Chronic allergies, tonsil hypertrophy, nasal polyps, deviated nasal septum, constricted upper airways, a backward positioned lower jaw caused by thumb sucking, excessive pacifier use or insufficient suckling as an infant.

Signs in Mouth Breathers

  • Long, narrow face
  • Difficulty breathing through nose
  • Retarded physical growth
  • Dry lips
  • Dark circles under eyes
  • Excessive creases between lower lip and chin
  • Allergies
  • Smaller jaws with crowded teeth
  • Swollen tonsils

Consequences of Mouth Breathing

  • Jaw deformity
    The jaws and subsequently the whole facial structures grow in an altered fashion, resulting in long faces, constricted arches, tooth crowding, a narrowed nasal airway passage, and an altered head posture. The lower jaw remains too far behind in its growth, producing a small chin, dental malocclusion, a large overjet, and an unfavorable profile. If the mouth breathing is addressed, these children can often be treated for their malocclusions and skeletal growth discrepancies by a dentist or orthodontist who follows a functional-orthopedic approach.
  • Compromised airway
    Caused by: 1. the lower jaw being positioned too far back, along with the tongue, thereby constricting the upper airway. 2. Enlarged tonsils and adenoids due to chronic allergies may be the primary cause for mouth breathing, however mouth breathing in itself will also cause a further increase in tonsil size, thus constricting the airway to such an extent, that normal nasal breathing becomes an impossibility.
  • Altered head, neck and body posture
    The unnatural and unphysiological process of breathing through the mouth, which in many children looks like they are “gasping” for air, produces a reflex forward head posture. This puts a large load on the upper back and neck muscles, which if sustained, will cause permanent posture changes, such as abnormal curvatures in the cervical and thoracic vertebrae, and an altered shoulder posture. Ultimately, we see a domino effect affecting hips, knees and feet. In adults, Jaw joint dysfunction (TMJ problems).
  • Bad breath and gum disease
    Caused by the shift in the bacterial flora in the mouth.
  • Lowered immune system and poor health
    Nasal breathing produces a tissue hormone that regulates normal blood circulation. It also filters, warms and moisturizes the air. The lack of oxygen in mouth breathers, who usually snore at night and struggle for air, weakens the immune system, disrupts deep sleep cycles, and interferes with growth hormone production.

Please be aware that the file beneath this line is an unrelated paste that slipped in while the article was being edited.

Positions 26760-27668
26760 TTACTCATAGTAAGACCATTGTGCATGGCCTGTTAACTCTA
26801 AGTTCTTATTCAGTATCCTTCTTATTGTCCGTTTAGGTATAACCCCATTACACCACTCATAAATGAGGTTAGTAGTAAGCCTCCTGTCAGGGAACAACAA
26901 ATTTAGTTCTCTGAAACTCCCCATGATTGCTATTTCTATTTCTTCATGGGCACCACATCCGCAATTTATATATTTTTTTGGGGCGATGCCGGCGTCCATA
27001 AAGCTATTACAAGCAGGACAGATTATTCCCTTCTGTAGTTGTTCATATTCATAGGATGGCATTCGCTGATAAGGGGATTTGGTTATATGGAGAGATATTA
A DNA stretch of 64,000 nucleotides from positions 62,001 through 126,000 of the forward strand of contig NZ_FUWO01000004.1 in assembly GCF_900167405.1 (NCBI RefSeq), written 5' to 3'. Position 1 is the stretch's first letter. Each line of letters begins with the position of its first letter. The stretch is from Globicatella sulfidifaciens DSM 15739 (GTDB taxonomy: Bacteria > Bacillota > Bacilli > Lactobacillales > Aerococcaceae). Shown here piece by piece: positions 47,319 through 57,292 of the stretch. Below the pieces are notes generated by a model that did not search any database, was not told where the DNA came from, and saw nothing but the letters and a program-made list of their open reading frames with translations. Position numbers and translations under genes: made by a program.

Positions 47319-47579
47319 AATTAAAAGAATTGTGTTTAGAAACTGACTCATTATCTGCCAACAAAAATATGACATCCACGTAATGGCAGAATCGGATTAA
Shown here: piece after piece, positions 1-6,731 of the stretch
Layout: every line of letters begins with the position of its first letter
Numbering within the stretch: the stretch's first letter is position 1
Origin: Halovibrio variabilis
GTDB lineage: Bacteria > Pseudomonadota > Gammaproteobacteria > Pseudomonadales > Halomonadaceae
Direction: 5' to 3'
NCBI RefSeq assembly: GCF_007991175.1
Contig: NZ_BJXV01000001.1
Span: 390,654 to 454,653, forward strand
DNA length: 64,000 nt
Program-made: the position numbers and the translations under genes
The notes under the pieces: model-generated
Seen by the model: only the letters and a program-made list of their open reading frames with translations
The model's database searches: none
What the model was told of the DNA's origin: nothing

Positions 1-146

• Obstructive sleep apnea (OSA)
    In newborns, this is thought by many researchers to be related to SIDS, or Sudden Infant Death Syndrome. In children, this is manifested as snoring, bed-wetting, poor quality of sleep, obesity, and ultimately behavioral symptoms resembling ADHD.
    In adults, OSA is a silent killer. Snoring is a manifestation of a blocked airway, which in essence is a milder version of sleep apnea. Most snorers, however, may not be aware that they may be suffering from OSA. On average, snorers are more likely to suffer from cardiovascular disease and stroke, and carry an increased risk for obesity, high blood pressure, stroke, severe obstructive sleep apnea, and diabetes.
  • Poor performance
    The same lack of oxygen and other hormonal factors make these children tend to be overweight, tired, and not perform well at school. Physically they are not athletic.

Mouth breathing in children should be addressed as soon as possible by consulting a physician, a dentist, a myofunctional therapist or an ENT specialist, who are experienced in treating this condition.

For recommendations to handle mouth breathing please view and download the article Recommendations for Mouth Breathers.

Guidelines to a Beautiful Smile

L.A. Health News

Who does not know that a beautiful smile with healthy-looking, naturally white and proportionately shaped and sized teeth is a precursor to an esthetically pleasing image that we strive to create in our lives. Not only is it a trademark of health, beauty, and young age, but it also plays a significant role in our social, business and sexual interactions.

In this modern era, many possibilities exist, using a blend of artistic creativity and science, to create the dental image that we are longing for. Important is, however, before embarking on such a metamorphosis, to determine the limiting factors. Is the image you want to create technically feasible? Does it conform to your facial type? Is it too invasive? Most of the time, given the right circumstances, it does not have to involve harrowing sessions in the dental chair, nor does it have to be as invasive as you might think.

In evaluating our dental appearance, we tend to overlook some other factors compromising esthetics. If the lips are too thin with pronounced wrinkles at the corners of the mouth, and the teeth do not show enough upon smiling, it means that the vertical relationship between the upper and lower jaws has been diminished through poor dental work or heavy wear. Likewise, past orthodontic therapy, where teeth have been extracted, many times produce a flat face with small arches, retruded teeth and thus, flat, thin lips. TMJ symptoms are not uncommon in such scenarios.

If one studies photos of beautiful models, one will notice that, apart from large, white teeth,